The Church of England’s legal team has rejected an argument that regulations on civil partnerships in religious buildings offer insufficient protection for those bodies who do not wish to perform them.
But the Church says the protections offered to them and other religious bodies are sufficient.
An analysis distributed by the Church says because civil partnerships and marriages are separate legal concepts, it is “clear” the Equality Act 2010 cannot be invoked to force a religious institution to perform both.
The Church says: “A gentlemen’s outfitter is not required to supply women’s clothes. A children’s book shop is not required to stock books that are intended for adults.
“And a Church that provides a facility to marry is not required to provide a facility to same-sex couples for registering civil partnerships.”
The argument set to be made in Westminster says that, despite safeguards built into the Act and regulations designed to prevent this, a local authority could say a church was illegally discriminating against gay people if it presided over marriages but not civil partnerships.
Baroness O’Cathain in the Lords and a group of MPs in the Commons will argue section 29 of the Equality Act could force a church or other place of worship to perform civil partnerships for gay couples if it wanted to perform weddings for straight couples.
Writing for PinkNews.co.uk about the dissent in the House of Lords, Liberal Democrat MP Tom Brake said peers making this argument to oppose the regulations “are using the pretext of there not being enough safeguards as an excuse. Fundamentally, they still do not believe in equality, in live and let live.”
The Church of England rejects their argument completely.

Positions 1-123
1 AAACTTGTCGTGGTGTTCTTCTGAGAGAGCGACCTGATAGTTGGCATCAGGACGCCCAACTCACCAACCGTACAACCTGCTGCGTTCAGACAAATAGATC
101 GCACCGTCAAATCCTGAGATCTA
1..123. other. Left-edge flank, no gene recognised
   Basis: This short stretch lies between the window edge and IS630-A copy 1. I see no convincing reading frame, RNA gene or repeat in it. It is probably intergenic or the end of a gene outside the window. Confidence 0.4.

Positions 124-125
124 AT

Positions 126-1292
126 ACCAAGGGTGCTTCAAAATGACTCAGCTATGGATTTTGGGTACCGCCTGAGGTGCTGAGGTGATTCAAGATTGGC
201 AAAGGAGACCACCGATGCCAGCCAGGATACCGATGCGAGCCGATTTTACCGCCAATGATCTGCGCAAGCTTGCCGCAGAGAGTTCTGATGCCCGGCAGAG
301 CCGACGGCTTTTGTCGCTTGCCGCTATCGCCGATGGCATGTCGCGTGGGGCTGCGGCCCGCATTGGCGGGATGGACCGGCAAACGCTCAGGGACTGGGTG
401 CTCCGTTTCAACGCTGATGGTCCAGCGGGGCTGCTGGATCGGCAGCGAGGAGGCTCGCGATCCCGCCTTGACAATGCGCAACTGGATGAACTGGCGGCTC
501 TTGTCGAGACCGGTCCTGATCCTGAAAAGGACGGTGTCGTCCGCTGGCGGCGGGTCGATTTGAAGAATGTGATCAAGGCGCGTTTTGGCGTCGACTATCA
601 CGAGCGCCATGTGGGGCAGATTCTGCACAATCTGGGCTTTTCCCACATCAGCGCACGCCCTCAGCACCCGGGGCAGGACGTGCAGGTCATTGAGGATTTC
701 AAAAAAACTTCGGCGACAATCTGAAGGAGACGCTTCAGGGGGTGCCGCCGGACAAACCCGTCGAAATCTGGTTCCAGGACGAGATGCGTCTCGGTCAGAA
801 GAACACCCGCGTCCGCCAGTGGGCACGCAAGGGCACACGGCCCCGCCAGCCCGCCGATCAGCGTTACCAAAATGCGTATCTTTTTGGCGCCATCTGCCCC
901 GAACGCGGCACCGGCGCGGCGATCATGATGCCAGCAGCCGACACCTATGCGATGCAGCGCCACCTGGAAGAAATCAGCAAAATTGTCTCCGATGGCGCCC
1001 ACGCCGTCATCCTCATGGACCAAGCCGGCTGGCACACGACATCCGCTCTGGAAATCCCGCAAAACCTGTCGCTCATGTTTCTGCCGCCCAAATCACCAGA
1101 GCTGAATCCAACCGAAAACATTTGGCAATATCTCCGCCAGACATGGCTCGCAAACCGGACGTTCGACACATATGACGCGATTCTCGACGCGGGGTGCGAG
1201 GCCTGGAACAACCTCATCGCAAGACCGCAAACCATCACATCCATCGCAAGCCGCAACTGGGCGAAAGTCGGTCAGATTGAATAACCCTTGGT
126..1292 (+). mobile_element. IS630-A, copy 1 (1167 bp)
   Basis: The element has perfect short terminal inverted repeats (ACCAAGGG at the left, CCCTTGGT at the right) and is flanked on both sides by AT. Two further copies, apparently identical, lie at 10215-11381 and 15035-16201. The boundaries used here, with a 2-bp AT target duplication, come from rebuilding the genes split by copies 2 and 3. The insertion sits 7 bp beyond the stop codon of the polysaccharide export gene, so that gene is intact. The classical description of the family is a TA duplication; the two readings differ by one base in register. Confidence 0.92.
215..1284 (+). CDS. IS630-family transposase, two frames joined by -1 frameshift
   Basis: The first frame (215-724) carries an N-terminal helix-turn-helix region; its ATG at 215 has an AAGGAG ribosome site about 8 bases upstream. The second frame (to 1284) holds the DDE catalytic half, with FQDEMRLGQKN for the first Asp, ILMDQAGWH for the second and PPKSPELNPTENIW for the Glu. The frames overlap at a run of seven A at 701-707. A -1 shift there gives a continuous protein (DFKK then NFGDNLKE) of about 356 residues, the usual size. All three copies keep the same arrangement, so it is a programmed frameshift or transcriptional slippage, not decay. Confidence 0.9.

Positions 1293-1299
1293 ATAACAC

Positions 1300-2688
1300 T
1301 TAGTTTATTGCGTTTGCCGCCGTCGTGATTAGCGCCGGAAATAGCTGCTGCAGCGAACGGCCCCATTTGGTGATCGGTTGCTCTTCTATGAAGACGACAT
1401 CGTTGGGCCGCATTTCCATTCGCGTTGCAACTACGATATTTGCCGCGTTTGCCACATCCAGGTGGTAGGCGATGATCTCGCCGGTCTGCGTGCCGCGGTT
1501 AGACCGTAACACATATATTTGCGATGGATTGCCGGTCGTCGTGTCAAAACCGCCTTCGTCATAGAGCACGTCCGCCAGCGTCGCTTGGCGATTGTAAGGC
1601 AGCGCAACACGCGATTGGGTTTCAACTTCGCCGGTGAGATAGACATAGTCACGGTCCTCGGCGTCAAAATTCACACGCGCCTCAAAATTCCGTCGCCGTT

Section 29 says a person “concerned with” providing a service to the public must not discriminate on the grounds of sexual orientation.
Presiding over a marriage and presiding over a civil partnership are, the Church says, two different services, so the discrimination rule in section 29 does not apply.
The argument of Baroness O’Cathain and the Early Day Motion MPs, the Church lawyers suggest, would only work if marriages and civil partnerships were the same public service, if, for example, gay marriage were legal in the UK.
The document says: “A Church which provides couples with the opportunity to marry (but not to register civil partnerships) is ‘concerned with’ the provision of marriage only; it is simply not ‘concerned with’ the provision of facilities to register civil partnerships.”
The Equality Act, it says, does not require a service provider to start providing a second, different service if the first only benefits people of a particular age, sex, or sexual orientation.
Derek McAuley, Chief Officer of the General Assembly of Unitarian and Free Christian Churches, welcomed the Church of England’s analysis.
He said: “The opposition to implementation of the Regulations in both Houses is an attempt to frustrate the wishes of Parliament when the Equality Act was passed and must not succeed.”